Core  115161  Identify elements and principles of a design message  Level 5  Level TBA: Pre-2009 was L5 
    Core  115141  Locate design problems within collected design research  Level 5  Level TBA: Pre-2009 was L5  10 
    Core  115146  Select materials, media and processes for production  Level 5  Level TBA: Pre-2009 was L5  16 
    Core  115130  Source design research information  Level 5  Level TBA: Pre-2009 was L5 
    Core  115159  Analyse and evaluate design solutions  Level 6  Level TBA: Pre-2009 was L6  12 
    Core  115151  Assess and analyse the interaction between people and design  Level 6  Level TBA: Pre-2009 was L6  10 
    Core  115156  Choose appropriate design elements and principles  Level 6  Level TBA: Pre-2009 was L6  10 
    Core  115170  Compile and present a design portfolio  Level 6  Level TBA: Pre-2009 was L6  10 
    Core  115162  Create a variety of design solutions  Level 6  Level TBA: Pre-2009 was L6  14 
    Core  115137  Develop and construct research based design arguments  Level 6  Level TBA: Pre-2009 was L6  10 
    Core  115166  Develop and refine design solutions  Level 6  Level TBA: Pre-2009 was L6  14 
    Core  115158  Establish a design process  Level 6  Level TBA: Pre-2009 was L6  10 
    Core  115150  Identify and select the technological skills, methodologies and technological processes needed to produce a final design product  Level 6  Level TBA: Pre-2009 was L6  16 
    Core  115168  Locate design roles  Level 6  Level TBA: Pre-2009 was L6 
    Core  115143  Present and explain creative ideas and design solutions  Level 6  Level TBA: Pre-2009 was L6  16 
    Core  115157  Produce a variety of designs  Level 6  Level TBA: Pre-2009 was L6  10 
    Core  115164  Solve diverse design problems  Level 6  Level TBA: Pre-2009 was L6  14 
    Core  115160  Trace a design through a production process  Level 6  Level TBA: Pre-2009 was L6 
    Fundamental  115118  Implement design projects  Level 6  Level TBA: Pre-2009 was L6  12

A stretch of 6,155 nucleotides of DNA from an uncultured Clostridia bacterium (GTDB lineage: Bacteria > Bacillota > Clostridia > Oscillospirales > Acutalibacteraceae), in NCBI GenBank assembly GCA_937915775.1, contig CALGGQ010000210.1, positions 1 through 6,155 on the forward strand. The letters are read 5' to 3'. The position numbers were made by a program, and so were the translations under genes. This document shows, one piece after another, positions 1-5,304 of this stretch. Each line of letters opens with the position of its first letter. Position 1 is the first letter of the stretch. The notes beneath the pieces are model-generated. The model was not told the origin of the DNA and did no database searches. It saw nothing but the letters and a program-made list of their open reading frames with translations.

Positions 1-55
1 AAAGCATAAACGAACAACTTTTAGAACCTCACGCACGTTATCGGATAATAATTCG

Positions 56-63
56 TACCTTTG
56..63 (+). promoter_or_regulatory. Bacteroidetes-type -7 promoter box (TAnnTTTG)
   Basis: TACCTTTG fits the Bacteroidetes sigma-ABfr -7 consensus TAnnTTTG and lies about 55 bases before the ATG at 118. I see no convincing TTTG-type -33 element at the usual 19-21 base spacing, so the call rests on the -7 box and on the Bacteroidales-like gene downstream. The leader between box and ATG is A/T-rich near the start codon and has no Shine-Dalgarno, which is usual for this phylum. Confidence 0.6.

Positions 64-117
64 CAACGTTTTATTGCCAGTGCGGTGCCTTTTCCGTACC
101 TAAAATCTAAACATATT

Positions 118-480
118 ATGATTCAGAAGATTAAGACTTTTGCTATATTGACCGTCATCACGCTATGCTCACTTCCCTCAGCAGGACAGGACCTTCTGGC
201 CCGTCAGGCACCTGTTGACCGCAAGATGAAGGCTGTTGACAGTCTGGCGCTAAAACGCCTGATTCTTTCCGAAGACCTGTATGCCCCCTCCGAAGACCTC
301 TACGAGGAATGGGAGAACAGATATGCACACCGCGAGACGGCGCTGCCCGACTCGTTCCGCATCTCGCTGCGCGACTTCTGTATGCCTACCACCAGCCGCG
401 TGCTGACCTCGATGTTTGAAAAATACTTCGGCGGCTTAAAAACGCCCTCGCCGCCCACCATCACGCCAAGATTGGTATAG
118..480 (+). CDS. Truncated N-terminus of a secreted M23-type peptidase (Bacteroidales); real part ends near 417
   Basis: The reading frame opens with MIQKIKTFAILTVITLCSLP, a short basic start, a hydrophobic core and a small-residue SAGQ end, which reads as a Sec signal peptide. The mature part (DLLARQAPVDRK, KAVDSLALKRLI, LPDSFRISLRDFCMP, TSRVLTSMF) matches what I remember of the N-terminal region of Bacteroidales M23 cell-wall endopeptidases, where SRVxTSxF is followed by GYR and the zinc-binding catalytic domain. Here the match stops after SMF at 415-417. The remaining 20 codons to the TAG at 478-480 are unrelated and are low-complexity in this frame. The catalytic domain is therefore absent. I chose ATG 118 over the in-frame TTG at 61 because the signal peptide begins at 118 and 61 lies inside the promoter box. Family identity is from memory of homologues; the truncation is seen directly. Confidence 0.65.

Fundamental  115119  Monitor and evaluate design projects  Level 6  Level TBA: Pre-2009 was L6  12 
    Fundamental  115126  Operate industry related computer hardware and software for design  Level 6  Level TBA: Pre-2009 was L6  14 
    Fundamental  115120  Plan and organise the design process  Level 6  Level TBA: Pre-2009 was L6  10 
    Fundamental  115117  Plan, research and organise design projects  Level 6  Level TBA: Pre-2009 was L6  12 
    Elective  7886  Develop and implement a business plan  Level 5  NQF Level 05 
    Elective  115165  Operate multiple computer software packages exceeding the fundamental ones and practice varying production techniques  Level 6  Level TBA: Pre-2009 was L6  20 
    Elective  115169  Source a variety of design materials  Level 6  Level TBA: Pre-2009 was L6 
    Elective  115167  Source design production materials  Level 6  Level TBA: Pre-2009 was L6 
    Elective  7871  Start up and manage a small business  Level 7  Level TBA: Pre-2009 was L7  20 


    LEARNING PROGRAMMES RECORDED AGAINST THIS QUALIFICATION: 
     
    LP ID Learning Programme Title Originator Pre-2009
    NQF Level
    NQF Level Min Credits Learning Prog End Date Quality
    Assurance
    Functionary
    NQF Sub-Framework
    48810  Bachelor of Design  Generic Provider - Field 02  Level 6  NQF Level 07  360     CHE  HEQSF 
    82967  Bachelor of Design  Generic Provider - Field 02  Level 6  NQF Level 07  360       HEQSF 
    79830  Bachelor of Design  Inscape Education Group  Level 6  NQF Level 07  360     CHE  HEQSF 


    PROVIDERS CURRENTLY ACCREDITED TO OFFER THESE LEARNING PROGRAMMES: 
    This information shows the current accreditations (i.e. those not past their accreditation end dates), and is the most complete record available to SAQA as of today. Some Primary or Delegated Quality Assurance Functionaries have a lag in their recording systems for provider accreditation, in turn leading to a lag in notifying SAQA of all the providers that they have accredited to offer qualifications and unit standards, as well as any extensions to accreditation end dates. The relevant Primary or Delegated Quality Assurance Functionary should be notified if a record appears to be missing from here.
     
    LP ID Learning Programme Title Accredited Provider
    79830  Bachelor of Design  1. Inscape Education Group - Cape Town
    2. Inscape Education Group - Durban
    3. Inscape Education Group - Midrand (formerly Johannesburg)
    4. Inscape Education Group - Pretoria